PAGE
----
Nkhonjera, who recently attended the Luxor African Film Festival (LAFF) in Egypt where his movie B'ella was screened, said the progress of the industry in Malawi is hampered by lack of facilities.
He said he held meetings with the festival directors towards future collaborations and participation of young promising Malawian filmmakers.
"It is my biggest desire that my participation in Luxor African Film Festival should open doors for more participation at this prestigious festival by Malawian filmmakers, both established and upcoming.
"It is only through international collaborations and exposure to the different forms of cinema that Malawian filmmakers can develop and emerge as voice to reckon with on the cinema scene in Africa and the world," he said.
Nkhonjera has communicated to the Film Association of Malawi (FAMA) to strategise on best practices to get Malawi's most promising young filmmakers into the LAFF programmes.
Recently, Dikamawoko Arts, as a film production organisation hosted a documentary filmmaking workshop after which 10 students who produced three student films graduated.
"We will support these students and these films hoping for positive responses from the Luxor African Film Festival. We will continue to host filmmaking workshops to keep on breeding young filmmakers that will help build the cinema industry in Malawi," he said.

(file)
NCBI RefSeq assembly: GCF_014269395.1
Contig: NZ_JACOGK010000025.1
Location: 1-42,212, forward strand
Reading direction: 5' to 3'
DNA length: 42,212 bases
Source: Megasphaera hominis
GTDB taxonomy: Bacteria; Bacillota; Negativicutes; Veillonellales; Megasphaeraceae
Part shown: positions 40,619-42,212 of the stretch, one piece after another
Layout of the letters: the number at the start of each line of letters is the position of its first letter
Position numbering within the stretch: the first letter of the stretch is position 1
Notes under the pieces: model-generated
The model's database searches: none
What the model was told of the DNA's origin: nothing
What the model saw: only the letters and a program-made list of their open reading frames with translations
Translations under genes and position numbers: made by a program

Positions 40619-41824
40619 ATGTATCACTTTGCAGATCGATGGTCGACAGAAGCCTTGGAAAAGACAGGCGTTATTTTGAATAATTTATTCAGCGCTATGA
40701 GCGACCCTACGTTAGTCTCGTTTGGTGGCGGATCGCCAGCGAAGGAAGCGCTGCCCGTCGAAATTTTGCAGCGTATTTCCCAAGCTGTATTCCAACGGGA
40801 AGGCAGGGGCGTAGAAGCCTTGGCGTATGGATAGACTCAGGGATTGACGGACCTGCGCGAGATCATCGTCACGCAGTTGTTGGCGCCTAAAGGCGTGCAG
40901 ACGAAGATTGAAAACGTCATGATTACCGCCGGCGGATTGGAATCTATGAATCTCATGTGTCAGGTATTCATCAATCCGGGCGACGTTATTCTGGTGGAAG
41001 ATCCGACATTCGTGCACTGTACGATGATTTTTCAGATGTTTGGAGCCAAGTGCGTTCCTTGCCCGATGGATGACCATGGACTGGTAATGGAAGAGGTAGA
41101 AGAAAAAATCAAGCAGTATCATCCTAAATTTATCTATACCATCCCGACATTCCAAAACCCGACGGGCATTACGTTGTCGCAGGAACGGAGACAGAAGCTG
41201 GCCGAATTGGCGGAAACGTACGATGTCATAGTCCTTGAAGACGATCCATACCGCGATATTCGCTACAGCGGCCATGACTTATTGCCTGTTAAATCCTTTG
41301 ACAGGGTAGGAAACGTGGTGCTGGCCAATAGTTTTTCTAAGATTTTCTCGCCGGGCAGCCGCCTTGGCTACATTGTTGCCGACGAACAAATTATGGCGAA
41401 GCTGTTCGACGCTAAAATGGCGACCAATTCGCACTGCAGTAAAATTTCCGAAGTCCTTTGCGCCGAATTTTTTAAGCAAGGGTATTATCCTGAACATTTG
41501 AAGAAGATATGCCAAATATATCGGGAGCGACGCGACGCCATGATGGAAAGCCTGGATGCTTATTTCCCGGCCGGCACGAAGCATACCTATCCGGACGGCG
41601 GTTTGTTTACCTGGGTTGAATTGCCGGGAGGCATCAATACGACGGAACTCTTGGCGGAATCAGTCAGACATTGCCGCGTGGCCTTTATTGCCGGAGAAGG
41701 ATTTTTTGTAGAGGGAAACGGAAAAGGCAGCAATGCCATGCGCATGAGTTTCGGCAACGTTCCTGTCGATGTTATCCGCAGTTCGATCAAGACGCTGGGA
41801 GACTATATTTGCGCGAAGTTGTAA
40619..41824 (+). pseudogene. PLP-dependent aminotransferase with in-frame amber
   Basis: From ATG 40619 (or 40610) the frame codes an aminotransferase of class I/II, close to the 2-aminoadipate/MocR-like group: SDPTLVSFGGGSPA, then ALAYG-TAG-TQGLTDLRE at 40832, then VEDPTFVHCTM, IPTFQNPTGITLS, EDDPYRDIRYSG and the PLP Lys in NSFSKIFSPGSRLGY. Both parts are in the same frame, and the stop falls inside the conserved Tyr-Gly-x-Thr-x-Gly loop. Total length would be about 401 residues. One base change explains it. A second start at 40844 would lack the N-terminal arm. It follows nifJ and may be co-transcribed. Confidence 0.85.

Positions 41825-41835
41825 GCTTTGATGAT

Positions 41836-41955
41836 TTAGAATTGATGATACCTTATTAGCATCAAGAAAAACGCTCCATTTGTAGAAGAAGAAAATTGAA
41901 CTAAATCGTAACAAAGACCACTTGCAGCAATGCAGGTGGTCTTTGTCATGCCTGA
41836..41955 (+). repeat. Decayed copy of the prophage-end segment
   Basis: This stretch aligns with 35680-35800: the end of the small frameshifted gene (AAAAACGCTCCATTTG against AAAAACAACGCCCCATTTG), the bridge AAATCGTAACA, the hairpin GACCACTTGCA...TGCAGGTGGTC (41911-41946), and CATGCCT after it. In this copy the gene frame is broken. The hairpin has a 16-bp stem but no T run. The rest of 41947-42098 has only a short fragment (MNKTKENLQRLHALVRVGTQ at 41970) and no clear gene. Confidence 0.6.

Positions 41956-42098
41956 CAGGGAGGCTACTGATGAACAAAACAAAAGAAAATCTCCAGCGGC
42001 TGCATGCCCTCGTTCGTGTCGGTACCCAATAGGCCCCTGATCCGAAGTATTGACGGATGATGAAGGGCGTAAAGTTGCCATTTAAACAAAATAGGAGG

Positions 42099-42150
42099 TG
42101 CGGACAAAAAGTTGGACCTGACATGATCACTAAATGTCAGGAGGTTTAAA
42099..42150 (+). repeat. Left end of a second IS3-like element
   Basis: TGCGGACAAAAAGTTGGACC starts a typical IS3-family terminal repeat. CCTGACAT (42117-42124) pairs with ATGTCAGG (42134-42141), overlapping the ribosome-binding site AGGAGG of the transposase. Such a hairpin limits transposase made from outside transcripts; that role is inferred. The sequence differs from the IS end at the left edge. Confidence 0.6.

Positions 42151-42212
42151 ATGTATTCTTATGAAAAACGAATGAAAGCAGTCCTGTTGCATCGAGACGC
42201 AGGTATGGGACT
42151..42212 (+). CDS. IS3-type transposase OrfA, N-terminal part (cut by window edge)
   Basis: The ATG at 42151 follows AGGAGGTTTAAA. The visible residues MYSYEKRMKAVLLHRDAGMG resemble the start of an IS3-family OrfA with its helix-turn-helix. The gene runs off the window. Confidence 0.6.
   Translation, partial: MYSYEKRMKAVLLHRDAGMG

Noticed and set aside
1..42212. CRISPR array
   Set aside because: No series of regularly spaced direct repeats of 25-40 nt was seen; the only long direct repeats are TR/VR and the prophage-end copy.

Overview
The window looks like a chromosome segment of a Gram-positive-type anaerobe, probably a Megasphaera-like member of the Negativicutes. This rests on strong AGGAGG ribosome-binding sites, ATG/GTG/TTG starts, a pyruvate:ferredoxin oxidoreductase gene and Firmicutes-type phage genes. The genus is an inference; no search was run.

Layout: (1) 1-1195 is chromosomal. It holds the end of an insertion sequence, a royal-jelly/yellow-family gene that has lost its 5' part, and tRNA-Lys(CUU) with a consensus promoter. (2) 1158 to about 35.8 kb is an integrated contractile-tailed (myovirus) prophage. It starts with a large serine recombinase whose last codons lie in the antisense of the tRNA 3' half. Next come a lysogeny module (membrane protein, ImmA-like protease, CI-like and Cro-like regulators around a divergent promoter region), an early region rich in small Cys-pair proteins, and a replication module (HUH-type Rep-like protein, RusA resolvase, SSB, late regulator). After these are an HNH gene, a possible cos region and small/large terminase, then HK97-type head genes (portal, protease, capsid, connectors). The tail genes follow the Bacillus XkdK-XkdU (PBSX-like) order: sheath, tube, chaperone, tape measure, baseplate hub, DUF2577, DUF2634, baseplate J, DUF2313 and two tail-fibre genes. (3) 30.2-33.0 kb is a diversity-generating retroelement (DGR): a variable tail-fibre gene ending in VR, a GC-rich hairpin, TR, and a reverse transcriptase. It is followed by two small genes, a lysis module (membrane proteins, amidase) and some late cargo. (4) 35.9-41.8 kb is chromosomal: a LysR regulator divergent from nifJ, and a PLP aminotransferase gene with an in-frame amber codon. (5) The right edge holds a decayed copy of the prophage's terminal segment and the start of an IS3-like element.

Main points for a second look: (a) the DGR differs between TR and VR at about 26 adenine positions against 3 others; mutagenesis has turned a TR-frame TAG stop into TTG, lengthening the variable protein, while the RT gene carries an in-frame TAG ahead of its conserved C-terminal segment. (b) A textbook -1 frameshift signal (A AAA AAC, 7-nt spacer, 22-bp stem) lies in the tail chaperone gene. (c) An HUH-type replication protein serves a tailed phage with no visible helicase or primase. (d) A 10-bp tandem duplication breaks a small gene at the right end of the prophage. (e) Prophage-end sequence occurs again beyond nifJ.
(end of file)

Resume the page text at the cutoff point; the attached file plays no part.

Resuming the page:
Nkhonjera added that he has a dream in the pipelines to inaugurate an international film festival in Malawi which will help introduce the country to the world as a location for shooting films with Malawi's diverse landscapes and physical features.
B'ella was produced by boNGO Worldwide and Dikamawoko Arts. The film was produced as a project under their Youth and Adult Literacy Program with the intention of partnering with organizations for financial support to screen the film to as many secondary school students as possible in Malawi under the B'ella in Schools Project.